Barbados – Caribbean Cruise Ship Hub
All activity at Barbados’ cruise ship terminal was at a standstill, along with the eery silence of Bridgetown’s streets.
Where were last night’s party-goers in St. Lawrence Gap, the “hip” nightclub strip? Where were yesterday’s colorful beach vendors and Bubble Huts spirited sports enthusiasts?
“Why is it so quiet everywhere?” I asked the hostess who welcomed my sister and me to the cruise ship terminal to board our Wind Surf cruise ship.
“In Barbados we take Sunday’s seriously,” she said with a smile. None of the terminal’s shops will open today. Everyone is either resting, eating a family meal at home, or in church.”
Barbados’ cruise terminal is one of the Caribbean’s finest and (six days a week) busiest port facilities. It was recently renovated to re-create a brilliant island street scene of storefronts and the traditional chattel houses of plantation workers.
The easternmost Caribbean island, Barbados is home to many contrasts. Its West and South Coasts are calm and palm-fringed with warm waters that gently lap onto the golden sands.
On the East Coast, huge Atlantic waves crash along the rugged shore of white sand beaches and limestone cliffs. At Bathsheba Beach, the “Soup Bowl” is the surfers’ choice. Crane Beach, with powder pink soft sand and dunes was named by “Lifestyles of the Rich and Famous” as “one of the ten best beaches in the world”. It is not safe to swim there, however, due to the strong currents.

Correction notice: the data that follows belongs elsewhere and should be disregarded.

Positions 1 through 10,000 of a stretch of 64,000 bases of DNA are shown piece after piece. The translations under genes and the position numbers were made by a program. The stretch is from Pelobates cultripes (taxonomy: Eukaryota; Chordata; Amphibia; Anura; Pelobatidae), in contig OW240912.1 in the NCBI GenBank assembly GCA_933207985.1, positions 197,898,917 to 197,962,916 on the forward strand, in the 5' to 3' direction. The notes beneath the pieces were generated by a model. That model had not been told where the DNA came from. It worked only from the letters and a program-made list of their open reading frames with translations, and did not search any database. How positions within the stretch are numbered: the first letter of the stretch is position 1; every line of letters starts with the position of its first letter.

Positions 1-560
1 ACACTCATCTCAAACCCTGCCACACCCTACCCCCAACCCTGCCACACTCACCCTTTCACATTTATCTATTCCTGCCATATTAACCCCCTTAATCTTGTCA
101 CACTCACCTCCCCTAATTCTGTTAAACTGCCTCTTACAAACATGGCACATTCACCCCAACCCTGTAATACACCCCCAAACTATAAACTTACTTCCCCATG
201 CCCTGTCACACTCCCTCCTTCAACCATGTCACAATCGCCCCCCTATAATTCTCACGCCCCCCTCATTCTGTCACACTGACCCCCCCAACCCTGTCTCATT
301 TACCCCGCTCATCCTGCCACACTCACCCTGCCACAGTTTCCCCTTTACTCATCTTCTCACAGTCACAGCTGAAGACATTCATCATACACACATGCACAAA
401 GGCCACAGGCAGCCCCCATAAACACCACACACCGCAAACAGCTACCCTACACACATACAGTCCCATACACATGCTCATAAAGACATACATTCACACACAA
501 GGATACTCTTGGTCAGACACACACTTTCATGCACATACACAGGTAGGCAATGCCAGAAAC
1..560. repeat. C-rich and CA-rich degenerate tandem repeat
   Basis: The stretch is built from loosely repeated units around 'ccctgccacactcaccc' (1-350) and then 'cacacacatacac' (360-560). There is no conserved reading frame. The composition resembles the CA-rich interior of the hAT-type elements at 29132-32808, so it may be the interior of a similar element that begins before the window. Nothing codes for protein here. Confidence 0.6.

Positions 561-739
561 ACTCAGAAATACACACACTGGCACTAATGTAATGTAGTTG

Another of Barbados’ unique and famous attractions is Harrison’s Cave, a magnificent underground cave of stalactites, waterfalls and pools illuminated by colored lights. Visitors of all ages are fascinated as an electric tram carries them underground.
Meadows of golden sugar cane and historic plantation houses are a short walk away from the bustling port of Bridgetown.
Tours of these houses provide an excellent insight into the life of the island’s early European settlers, who established tobacco, cotton and sugar cane plantations.
For an”off-the-beaten” path Island Safari , hop onto a 4×4 Land Rover to form a unique jeep convoy. Then, hang onto your seats all day to see spots inaccessible to tour buses.
Or, rent a taxi to explore the island’s natural wonders in air-conditioned comfort. Our expert taxi driver, Patrick Clarke, negotiated the complex network of back roads to places others often miss: spectacular flower gardens; Welchman Hall Gully, a national park that is a birdwatcher’s paradise; breathtaking views from the top of Cherry Tree Hill and Gun Hill Signal Station.
While soaking up the views, we had our first taste of flying fish, a delicious national dish and island emblem which can be sampled at almost any Barbadian restaurant.